This includes advertisement on websites, social media platforms or similar networks by partnering with brands including endorsements from sellers such as brands.
This will ensure social media influencers are nabbed into the tax net hence addition of revenue collected.
g) Deduction of 3% deduction of one’s basic salary towards the National Housing Development Fund
This Bill in particular has caused a tiff between members of the public and the government. The Bill is proposing a 3% deduction of one’s basic salary towards the National Housing Development matched by another 3% from the employer. However, if one is not satisfied with the fund, there are two exit routes which are after 7 years or upon retirement whichever comes first.
A similar plan by the government to raise funds for the construction of Ksh 500,000 housing units annually was stopped in 2018 by the Employment and Labour Relations court. Employees were to contribute 1.5 percent of their earnings to the scheme. The court held that there was no public participation undertaken and that transparency in its implementation was guaranteed.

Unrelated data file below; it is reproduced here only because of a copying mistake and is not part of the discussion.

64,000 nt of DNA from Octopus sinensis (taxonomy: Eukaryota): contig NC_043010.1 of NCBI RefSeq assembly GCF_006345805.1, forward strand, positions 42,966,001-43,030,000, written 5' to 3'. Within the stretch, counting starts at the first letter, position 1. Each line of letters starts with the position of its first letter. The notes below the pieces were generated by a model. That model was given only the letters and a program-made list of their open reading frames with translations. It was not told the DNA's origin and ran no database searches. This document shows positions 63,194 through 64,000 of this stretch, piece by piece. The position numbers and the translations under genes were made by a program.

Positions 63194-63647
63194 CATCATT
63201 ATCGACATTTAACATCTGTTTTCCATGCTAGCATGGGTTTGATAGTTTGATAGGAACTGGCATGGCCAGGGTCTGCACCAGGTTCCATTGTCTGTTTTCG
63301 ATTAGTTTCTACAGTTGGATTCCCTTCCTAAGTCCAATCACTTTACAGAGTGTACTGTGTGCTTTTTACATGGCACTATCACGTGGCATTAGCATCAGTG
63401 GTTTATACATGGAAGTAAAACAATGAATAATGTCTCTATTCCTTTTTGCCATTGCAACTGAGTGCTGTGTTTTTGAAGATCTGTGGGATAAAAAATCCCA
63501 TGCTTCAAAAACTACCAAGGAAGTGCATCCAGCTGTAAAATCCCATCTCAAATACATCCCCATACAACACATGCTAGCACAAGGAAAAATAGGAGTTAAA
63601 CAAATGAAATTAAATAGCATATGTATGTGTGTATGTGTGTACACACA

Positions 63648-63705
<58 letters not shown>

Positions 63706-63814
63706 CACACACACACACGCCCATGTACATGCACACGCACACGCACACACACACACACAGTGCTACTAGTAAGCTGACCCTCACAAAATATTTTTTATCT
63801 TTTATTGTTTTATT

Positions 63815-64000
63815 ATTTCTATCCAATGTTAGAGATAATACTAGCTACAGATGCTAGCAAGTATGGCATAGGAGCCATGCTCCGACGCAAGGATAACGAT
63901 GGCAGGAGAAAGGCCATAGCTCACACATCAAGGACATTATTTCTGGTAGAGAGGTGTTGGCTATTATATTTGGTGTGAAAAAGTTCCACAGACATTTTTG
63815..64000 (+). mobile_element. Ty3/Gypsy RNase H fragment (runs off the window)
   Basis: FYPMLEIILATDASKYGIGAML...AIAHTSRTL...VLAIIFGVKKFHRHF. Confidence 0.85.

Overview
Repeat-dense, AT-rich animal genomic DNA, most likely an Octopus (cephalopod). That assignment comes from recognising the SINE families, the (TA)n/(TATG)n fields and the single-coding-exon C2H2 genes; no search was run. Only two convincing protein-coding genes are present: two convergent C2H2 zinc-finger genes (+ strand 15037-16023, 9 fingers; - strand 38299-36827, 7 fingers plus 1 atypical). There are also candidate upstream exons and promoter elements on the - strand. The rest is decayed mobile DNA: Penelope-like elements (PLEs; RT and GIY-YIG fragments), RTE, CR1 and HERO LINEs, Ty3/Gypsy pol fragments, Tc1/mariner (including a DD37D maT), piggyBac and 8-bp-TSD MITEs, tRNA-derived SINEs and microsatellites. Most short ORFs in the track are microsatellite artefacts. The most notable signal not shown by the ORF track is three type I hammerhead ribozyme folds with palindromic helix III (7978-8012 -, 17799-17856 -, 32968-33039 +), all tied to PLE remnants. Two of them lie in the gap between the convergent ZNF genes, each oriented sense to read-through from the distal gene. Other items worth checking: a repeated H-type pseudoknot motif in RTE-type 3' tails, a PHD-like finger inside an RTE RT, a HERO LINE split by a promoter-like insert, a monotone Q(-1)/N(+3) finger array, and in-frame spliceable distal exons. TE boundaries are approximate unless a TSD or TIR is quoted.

This Bill was proposed by the previous regime to achieve affordable housing, alongside Kenya Mortgage Refinancing Company and a host of tax incentives that enticed private developers to shift focus to low-income housing. That said, it mainly leans on a heavily packed backdrop whose main theme is a struggling economy that requires urgent intervention. So the question that has been lingering in everyone’s mind is: at this juncture, is saving for a house a priority? Should savings be made mandatory or should it be optional? And another thing, what if the next regime decided to do away with this fund, what happens to the taxpayer’s money?Where can they reclaim it?
Other notable changes were:
h)Changes in personal income tax rates